It is generally accepted in IT that the weakest link in the security chain is the fallible and frequently careless human.
But a close second, many experts say, is the router – the device that connects people to the Web, sometimes called “the backbone of the Internet” – which is dangerously vulnerable to skilled hackers.
Those experts have been issuing alarms for some time, but they say that, so far, things have not changed much.
Dan Geer, chief information security officer at the venture capital firm In-Q-Tel and an adviser to U.S. intelligence agencies, speaking to a conference in Cambridge, Mass., more than a year ago, said most routers are almost comically insecure, given that they have, “drivers and operating systems amounting to snapshots of the state of Linux, plus the lowest-end commodity chips extant at the time of the router’s design.”
The only way to fix the problem, he said, would be to, “unplug all the devices, throw them in the dumpster and install all new ones.”
And that wouldn’t fix it either, because the new ones are, “likely to have the same vulnerability spectrum that made this possible in the first place,” he said.
Jim Gettys, a systems architect, said last year that he had inventoried the age of the packages inside a number of routers, “and they are three to four years old on Day One. And without an update stream, you start with existing vulnerabilities, and it just gets worse from there.”
In an interview this past week, Gettys said he had, “seen little change in the market.”
Bruce Schneier, encryption guru and CTO at Resilient Systems, wrote more than a year ago in a blog post that, “the computers in our routers and modems are much more powerful than the PCs of the mid-1990s,” and warned that if security vulnerabilities in them are not fixed soon, “we're in for a security disaster, as hackers figure out that it's easier to hack routers than computers.”
Such security holes can allow hackers to access files, install malware on a network or use a victim’s security cameras to spy on him, without needing access to the computer hardware.
In a more recent interview with Network World this past April, Schneier said basically the same thing Geer had said a year earlier: “Do you know the way you patch your home router? You throw it away and buy a new one. And that is going to be a freakin' disaster … Low cost, binary blobs, no one knows how they work, there's no one to update them, lots of vulnerabilities, and we're just stuck with it.”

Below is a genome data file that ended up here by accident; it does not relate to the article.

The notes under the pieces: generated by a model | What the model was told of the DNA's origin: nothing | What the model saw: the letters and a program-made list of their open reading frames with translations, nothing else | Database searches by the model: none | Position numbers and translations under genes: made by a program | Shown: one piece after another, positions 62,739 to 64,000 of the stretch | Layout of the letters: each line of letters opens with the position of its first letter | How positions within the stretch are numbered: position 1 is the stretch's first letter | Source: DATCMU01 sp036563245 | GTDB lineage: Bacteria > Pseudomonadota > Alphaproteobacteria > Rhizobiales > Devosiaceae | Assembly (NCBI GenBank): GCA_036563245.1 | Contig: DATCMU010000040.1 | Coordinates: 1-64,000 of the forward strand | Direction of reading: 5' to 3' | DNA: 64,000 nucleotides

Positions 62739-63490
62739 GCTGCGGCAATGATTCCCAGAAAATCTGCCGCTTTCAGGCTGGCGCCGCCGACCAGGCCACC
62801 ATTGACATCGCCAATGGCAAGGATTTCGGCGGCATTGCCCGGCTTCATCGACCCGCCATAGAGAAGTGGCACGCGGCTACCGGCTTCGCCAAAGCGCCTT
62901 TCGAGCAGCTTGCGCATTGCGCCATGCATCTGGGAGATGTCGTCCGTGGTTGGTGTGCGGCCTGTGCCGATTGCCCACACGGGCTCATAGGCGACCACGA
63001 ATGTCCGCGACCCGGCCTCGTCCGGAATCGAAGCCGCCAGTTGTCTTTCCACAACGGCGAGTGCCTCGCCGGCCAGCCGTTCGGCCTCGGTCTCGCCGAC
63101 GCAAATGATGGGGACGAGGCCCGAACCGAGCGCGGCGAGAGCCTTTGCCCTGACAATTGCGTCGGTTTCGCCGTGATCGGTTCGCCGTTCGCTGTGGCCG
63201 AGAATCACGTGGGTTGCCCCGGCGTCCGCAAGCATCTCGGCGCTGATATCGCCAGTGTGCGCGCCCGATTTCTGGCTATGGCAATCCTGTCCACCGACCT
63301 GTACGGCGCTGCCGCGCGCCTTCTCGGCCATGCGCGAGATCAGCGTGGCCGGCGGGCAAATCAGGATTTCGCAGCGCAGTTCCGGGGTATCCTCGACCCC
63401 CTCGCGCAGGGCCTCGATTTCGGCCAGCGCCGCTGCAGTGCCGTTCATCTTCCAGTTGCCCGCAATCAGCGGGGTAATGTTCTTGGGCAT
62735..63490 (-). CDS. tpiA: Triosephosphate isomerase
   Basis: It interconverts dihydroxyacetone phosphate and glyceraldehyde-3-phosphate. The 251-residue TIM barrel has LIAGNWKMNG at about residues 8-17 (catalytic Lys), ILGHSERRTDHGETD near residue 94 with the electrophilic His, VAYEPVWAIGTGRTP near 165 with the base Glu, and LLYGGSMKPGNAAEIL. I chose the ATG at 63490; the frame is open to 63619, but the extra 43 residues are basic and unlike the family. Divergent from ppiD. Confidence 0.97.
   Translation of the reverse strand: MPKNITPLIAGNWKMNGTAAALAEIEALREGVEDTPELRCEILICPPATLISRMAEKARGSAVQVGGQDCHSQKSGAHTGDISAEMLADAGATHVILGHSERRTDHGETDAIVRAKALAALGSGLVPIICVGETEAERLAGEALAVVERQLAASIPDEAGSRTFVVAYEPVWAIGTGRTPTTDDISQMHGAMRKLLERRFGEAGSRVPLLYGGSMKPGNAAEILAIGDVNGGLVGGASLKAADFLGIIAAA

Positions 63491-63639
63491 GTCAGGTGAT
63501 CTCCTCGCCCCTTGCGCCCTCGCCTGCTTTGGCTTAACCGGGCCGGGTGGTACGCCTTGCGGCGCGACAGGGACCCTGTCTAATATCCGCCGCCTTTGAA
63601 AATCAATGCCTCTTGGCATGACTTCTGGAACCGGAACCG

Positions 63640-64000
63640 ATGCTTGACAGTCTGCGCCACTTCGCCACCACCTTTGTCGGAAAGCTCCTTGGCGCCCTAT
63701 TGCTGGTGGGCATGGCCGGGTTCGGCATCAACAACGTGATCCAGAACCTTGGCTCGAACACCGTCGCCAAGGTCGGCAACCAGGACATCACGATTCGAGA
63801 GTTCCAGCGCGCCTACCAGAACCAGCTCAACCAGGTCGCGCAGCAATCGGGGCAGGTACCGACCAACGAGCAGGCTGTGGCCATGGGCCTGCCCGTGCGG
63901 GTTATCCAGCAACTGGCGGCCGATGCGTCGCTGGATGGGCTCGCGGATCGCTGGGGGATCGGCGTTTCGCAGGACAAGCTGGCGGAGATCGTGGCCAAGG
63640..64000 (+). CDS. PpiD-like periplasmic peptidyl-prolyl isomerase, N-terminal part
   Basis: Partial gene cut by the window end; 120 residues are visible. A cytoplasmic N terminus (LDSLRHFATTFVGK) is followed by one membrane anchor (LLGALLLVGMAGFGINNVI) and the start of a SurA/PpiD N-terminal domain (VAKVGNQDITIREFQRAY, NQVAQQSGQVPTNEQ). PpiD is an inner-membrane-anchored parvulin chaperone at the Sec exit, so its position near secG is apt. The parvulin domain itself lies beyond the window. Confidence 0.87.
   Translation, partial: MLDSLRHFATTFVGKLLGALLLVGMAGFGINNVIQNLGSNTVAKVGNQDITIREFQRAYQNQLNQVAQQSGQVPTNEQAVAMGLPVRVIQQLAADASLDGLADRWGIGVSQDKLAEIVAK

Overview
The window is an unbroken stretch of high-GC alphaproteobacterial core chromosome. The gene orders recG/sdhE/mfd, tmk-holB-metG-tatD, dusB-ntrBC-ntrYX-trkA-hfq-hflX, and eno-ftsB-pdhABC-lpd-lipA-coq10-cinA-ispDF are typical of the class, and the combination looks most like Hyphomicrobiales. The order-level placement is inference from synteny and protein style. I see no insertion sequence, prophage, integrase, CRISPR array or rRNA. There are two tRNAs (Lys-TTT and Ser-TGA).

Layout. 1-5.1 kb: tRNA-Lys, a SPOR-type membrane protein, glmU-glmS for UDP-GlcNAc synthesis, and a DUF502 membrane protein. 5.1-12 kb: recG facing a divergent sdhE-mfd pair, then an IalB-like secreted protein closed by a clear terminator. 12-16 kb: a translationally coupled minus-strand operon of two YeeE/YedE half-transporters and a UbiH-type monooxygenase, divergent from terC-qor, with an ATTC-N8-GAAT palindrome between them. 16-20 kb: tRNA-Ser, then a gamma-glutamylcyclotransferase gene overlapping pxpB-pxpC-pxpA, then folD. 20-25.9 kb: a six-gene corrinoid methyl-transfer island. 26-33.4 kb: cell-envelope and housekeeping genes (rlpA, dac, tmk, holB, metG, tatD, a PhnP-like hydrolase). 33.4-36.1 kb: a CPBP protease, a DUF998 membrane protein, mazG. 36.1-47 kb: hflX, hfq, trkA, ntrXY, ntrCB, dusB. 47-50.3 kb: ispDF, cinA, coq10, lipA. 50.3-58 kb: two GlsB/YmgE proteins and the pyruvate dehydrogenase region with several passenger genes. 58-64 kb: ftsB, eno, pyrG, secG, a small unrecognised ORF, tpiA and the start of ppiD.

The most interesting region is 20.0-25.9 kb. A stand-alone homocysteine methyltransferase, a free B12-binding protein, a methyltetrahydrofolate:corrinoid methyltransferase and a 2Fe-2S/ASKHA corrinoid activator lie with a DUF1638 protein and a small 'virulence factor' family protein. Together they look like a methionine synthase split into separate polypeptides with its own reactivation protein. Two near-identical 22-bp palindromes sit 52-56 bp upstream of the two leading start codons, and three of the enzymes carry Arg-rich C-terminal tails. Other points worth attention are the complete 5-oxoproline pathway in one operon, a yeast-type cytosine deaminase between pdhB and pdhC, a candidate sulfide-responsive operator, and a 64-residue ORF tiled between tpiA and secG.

And even if updates are available, they are too difficult to install for the average user, said Lawrence Munro, director at Trustwave.
“The key issue is that upgrading is almost always a manual process that is likely beyond the skill level of a home-user,” he said, “and patches aren’t available quickly in many cases.”
Indeed, last December, US-CERT, part of the Department of Homeland Security, warned broadband router manufacturers about a vulnerability called “Misfortune Cookie” that been patched more than 10 years ago, but was still present on many deployed devices.
Researchers at Check Point’s malware and vulnerability group, who came up with the name, noted that, “if your gateway device is vulnerable, then any device connected to your network – including computers, phones, tablets, printers, security cameras, refrigerators, toasters or any other networked device in your home or office network – may have increased risk of compromise.”
And Mark Stanislav, senior security consultant at Rapid7, noted this week that in a contest at last year’s Def Con, hackers were able to demonstrate 15 zero-day vulnerabilities in more than a half-dozen of the most common Small Office/Home Office (SOHO) routers, including models from Asus, Netgear, DLink, Belkin, Linksys, Actiontec and Trendnet.
Not surprisingly, the contest was titled, “SOHOpelessly Broken.”
If it really is this bad, however, it would seem there would be more stories about disastrous takeovers of networks. Yet while mainstream media regularly report on major hacks, there are few, if any, headlines about router compromises.